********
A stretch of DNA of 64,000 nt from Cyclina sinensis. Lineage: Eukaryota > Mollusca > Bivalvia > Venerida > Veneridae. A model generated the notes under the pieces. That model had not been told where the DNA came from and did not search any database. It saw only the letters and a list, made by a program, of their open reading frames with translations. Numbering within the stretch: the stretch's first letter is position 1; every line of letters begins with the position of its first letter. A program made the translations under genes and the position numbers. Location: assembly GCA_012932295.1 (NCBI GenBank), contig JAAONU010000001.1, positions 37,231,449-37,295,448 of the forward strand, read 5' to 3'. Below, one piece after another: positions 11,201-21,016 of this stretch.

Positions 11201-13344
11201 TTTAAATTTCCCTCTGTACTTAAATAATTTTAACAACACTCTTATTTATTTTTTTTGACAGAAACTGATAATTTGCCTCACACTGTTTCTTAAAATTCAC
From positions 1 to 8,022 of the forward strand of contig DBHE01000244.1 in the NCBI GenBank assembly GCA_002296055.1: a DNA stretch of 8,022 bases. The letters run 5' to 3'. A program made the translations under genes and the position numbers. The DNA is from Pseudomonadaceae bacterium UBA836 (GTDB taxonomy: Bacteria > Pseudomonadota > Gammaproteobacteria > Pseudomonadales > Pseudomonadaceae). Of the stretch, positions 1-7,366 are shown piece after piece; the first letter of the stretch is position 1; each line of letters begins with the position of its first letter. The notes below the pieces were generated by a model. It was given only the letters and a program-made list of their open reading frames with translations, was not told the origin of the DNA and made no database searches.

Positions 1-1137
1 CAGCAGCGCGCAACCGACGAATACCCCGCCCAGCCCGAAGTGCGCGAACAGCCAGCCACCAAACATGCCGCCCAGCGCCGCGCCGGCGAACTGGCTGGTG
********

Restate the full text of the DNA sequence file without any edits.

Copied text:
A stretch of DNA of 64,000 nt from Cyclina sinensis. Lineage: Eukaryota > Mollusca > Bivalvia > Venerida > Veneridae. A model generated the notes under the pieces. That model had not been told where the DNA came from and did not search any database. It saw only the letters and a list, made by a program, of their open reading frames with translations. Numbering within the stretch: the stretch's first letter is position 1; every line of letters begins with the position of its first letter. A program made the translations under genes and the position numbers. Location: assembly GCA_012932295.1 (NCBI GenBank), contig JAAONU010000001.1, positions 37,231,449-37,295,448 of the forward strand, read 5' to 3'. Below, one piece after another: positions 11,201-21,016 of this stretch.

Positions 11201-13344
11201 TTTAAATTTCCCTCTGTACTTAAATAATTTTAACAACACTCTTATTTATTTTTTTTGACAGAAACTGATAATTTGCCTCACACTGTTTCTTAAAATTCAC
From positions 1 to 8,022 of the forward strand of contig DBHE01000244.1 in the NCBI GenBank assembly GCA_002296055.1: a DNA stretch of 8,022 bases. The letters run 5' to 3'. A program made the translations under genes and the position numbers. The DNA is from Pseudomonadaceae bacterium UBA836 (GTDB taxonomy: Bacteria > Pseudomonadota > Gammaproteobacteria > Pseudomonadales > Pseudomonadaceae). Of the stretch, positions 1-7,366 are shown piece after piece; the first letter of the stretch is position 1; each line of letters begins with the position of its first letter. The notes below the pieces were generated by a model. It was given only the letters and a program-made list of their open reading frames with translations, was not told the origin of the DNA and made no database searches.

Positions 1-1137
1 CAGCAGCGCGCAACCGACGAATACCCCGCCCAGCCCGAAGTGCGCGAACAGCCAGCCACCAAACATGCCGCCCAGCGCCGCGCCGGCGAACTGGCTGGTG